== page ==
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Assessment of a Possible Link Between Hyperhomocysteinemia and Hyperuricemia
  1. Eytan Cohen, MD*†‡,
  2. Amos Levi, MD*,
  3. Susan E. Vecht-Lifshitz, PhD*,
  4. Elad Goldberg, MD*‡,
  5. Moshe Garty, MD‡§,
  6. Ilan Krause, MD*‡
  1. From the *Department of Medicine F. Recanati, and †Clinical Pharmacology Unit, Rabin Medical Center, Beilinson Campus, Petah Tikva; ‡Sackler Faculty of Medicine, Tel Aviv University, Ramat Aviv; and §Recanati Center for Preventive Medicine, Rabin Medical Center, Beilinson Campus, Petah Tikva, Israel.
  1. Received July 30, 2014, and in revised form December 17, 2014.
  2. Accepted for publication December 19, 2014.
  3. Reprints: Eytan Cohen, MD, Department of Medicine F. Recanati, Rabin Medical Center, Beilinson Campus, 49100, Petah Tikva, Israel. E-mail: dreytancohen{at}gmail.com.
  4. Conflict of interest: None of the authors had any conflict of interest in relation to the study.
  5. Funding: The study had no financial support.

Abstract

Background/Aim Hyperhomocysteinemia and hyperuricemia are both considered risk factors for coronary artery disease. However, the relationship between the 2 has not yet been thoroughly investigated. This study aimed to evaluate this relationship more closely.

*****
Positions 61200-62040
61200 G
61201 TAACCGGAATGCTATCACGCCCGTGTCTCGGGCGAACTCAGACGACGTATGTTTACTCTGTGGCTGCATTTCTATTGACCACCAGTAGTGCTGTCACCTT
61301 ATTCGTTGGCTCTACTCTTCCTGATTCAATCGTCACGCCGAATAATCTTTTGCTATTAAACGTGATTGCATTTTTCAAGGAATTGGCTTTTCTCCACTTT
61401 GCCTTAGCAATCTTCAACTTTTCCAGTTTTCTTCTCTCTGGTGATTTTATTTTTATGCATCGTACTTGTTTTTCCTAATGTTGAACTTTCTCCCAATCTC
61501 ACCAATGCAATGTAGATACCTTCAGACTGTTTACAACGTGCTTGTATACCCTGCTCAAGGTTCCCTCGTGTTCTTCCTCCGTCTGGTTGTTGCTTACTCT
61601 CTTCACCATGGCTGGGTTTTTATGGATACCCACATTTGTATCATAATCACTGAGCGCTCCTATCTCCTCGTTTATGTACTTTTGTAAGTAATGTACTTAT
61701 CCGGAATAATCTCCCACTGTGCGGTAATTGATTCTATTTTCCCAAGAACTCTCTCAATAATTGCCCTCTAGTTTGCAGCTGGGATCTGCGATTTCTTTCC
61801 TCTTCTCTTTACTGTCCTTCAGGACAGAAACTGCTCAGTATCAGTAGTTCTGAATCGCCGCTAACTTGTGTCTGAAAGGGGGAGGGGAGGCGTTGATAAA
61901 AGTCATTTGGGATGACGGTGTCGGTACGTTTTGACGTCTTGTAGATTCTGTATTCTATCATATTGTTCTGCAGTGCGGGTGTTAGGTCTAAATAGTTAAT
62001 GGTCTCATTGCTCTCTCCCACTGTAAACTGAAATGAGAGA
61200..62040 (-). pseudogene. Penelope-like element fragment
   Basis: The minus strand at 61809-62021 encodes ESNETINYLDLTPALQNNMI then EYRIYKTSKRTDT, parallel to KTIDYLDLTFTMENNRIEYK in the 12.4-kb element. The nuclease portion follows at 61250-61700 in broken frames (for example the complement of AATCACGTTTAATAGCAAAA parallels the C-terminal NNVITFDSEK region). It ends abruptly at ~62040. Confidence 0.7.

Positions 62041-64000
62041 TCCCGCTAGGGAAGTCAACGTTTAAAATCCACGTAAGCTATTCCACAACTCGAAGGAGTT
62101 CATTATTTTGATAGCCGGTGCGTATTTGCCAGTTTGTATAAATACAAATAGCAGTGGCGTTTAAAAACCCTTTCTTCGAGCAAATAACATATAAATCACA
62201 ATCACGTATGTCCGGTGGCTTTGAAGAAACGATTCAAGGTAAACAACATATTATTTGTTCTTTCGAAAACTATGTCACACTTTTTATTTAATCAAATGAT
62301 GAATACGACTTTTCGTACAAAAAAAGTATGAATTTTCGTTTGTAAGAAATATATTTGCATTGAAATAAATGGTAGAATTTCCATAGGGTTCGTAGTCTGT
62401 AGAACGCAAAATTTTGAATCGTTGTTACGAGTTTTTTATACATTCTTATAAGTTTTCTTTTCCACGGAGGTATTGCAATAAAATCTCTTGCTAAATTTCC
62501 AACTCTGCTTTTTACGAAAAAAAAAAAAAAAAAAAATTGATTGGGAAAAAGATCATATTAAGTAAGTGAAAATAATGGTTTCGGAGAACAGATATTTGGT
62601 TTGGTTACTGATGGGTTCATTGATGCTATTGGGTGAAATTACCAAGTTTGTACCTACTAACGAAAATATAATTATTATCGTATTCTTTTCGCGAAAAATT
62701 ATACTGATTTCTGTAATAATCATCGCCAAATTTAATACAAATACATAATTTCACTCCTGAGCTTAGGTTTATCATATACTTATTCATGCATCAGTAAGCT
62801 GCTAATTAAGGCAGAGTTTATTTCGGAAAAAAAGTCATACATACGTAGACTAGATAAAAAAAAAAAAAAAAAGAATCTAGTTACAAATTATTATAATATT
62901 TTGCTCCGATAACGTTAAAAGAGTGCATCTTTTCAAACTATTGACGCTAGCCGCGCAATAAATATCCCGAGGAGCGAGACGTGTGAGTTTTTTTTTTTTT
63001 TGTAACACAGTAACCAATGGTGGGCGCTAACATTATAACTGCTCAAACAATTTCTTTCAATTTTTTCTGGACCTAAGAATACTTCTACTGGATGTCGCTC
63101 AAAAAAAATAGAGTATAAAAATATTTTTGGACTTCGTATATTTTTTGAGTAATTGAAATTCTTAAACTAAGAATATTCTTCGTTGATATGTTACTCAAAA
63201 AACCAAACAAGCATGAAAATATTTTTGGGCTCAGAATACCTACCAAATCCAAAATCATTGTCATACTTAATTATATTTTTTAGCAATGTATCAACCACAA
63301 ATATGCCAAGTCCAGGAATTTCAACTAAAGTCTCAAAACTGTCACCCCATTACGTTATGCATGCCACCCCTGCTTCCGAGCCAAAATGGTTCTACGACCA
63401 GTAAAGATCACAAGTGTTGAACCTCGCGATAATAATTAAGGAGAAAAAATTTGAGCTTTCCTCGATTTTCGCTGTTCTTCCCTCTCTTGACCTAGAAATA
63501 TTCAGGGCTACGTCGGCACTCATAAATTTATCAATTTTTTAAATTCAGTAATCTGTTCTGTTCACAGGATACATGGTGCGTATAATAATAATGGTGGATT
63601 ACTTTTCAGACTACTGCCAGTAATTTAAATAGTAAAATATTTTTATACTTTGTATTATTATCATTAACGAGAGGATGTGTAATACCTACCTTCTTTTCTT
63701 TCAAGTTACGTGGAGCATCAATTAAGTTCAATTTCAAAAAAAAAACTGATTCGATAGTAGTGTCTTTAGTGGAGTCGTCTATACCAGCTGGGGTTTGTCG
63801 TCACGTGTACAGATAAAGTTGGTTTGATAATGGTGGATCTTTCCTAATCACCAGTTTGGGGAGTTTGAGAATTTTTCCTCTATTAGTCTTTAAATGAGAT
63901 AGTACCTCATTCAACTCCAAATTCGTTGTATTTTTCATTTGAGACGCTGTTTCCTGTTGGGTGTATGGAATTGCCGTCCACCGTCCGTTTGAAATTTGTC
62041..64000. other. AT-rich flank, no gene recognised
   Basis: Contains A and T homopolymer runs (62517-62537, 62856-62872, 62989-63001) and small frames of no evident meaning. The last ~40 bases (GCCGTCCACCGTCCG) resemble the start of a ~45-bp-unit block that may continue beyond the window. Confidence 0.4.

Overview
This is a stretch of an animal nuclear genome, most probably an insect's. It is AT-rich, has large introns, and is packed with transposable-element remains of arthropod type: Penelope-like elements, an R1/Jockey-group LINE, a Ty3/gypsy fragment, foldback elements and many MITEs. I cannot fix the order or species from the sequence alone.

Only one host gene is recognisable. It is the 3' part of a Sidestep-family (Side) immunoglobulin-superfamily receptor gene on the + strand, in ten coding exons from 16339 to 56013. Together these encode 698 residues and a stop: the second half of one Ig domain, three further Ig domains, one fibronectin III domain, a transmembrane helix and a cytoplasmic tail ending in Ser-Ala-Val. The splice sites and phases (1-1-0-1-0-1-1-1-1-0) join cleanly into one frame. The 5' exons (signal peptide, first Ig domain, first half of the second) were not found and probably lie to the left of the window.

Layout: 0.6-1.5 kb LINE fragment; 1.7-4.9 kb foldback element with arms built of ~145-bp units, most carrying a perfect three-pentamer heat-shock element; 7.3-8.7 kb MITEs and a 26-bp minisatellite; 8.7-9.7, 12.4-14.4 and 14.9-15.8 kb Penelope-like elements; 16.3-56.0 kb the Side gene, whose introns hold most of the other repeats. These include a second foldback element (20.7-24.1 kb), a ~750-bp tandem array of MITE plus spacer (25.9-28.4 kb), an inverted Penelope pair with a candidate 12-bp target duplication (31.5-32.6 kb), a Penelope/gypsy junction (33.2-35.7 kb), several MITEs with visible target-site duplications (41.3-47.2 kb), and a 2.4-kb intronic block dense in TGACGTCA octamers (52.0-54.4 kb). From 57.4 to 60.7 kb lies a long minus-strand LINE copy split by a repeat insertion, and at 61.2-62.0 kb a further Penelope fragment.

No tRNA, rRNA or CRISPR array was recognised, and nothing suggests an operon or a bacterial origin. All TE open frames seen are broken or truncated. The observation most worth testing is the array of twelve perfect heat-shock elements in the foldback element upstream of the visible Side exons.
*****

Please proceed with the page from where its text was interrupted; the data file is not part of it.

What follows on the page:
Material and Methods This study is a retrospective cross-sectional analysis of data from a screening center in Israel assessing 16,477 subjects, within an age range of 20 to 80 years.

Results The mean age of the study sample was 46 years, and 68% were males. Hyperuricemia was found in 24.9% and 14.6% of subjects with elevated and normal homocysteine serum levels, respectively (P < 0.001). A positive association was found between homocysteine serum levels and uric acid serum levels. Compared with subjects with normal homocysteine serum levels, those with hyperhomocysteinemia had an odds ratio (OR) for hyperuricemia of 1.7 (95% confidence interval [CI], 1.5–1.9) and 1.6 (95% CI, 1.1–2.5) for males and females, respectively. After multivariate adjustment for age, hypertension, body mass index, estimated glomerular filtration rate, low-density lipoprotein cholesterol, high-density lipoprotein cholesterol, and thiazide use, the association remained significant in males (OR, 1.5; 95% CI, 1.3–1.7; P < 0.001) but not in females (OR, 0.9; 95% CI, 0.6–1.6; P = 0.82).

Conclusions This large cohort showed a significant association between hyperhomocysteinemia and hyperuricemia. Sex differences were observed. This study suggests that accelerated atherosclerosis may be a consequence of the combined effect of these 2 factors.

Key Words
  • homocysteine
  • uric acid
  • atherosclerosis
  • adenosine
  • vitamin B12
  • folic acid

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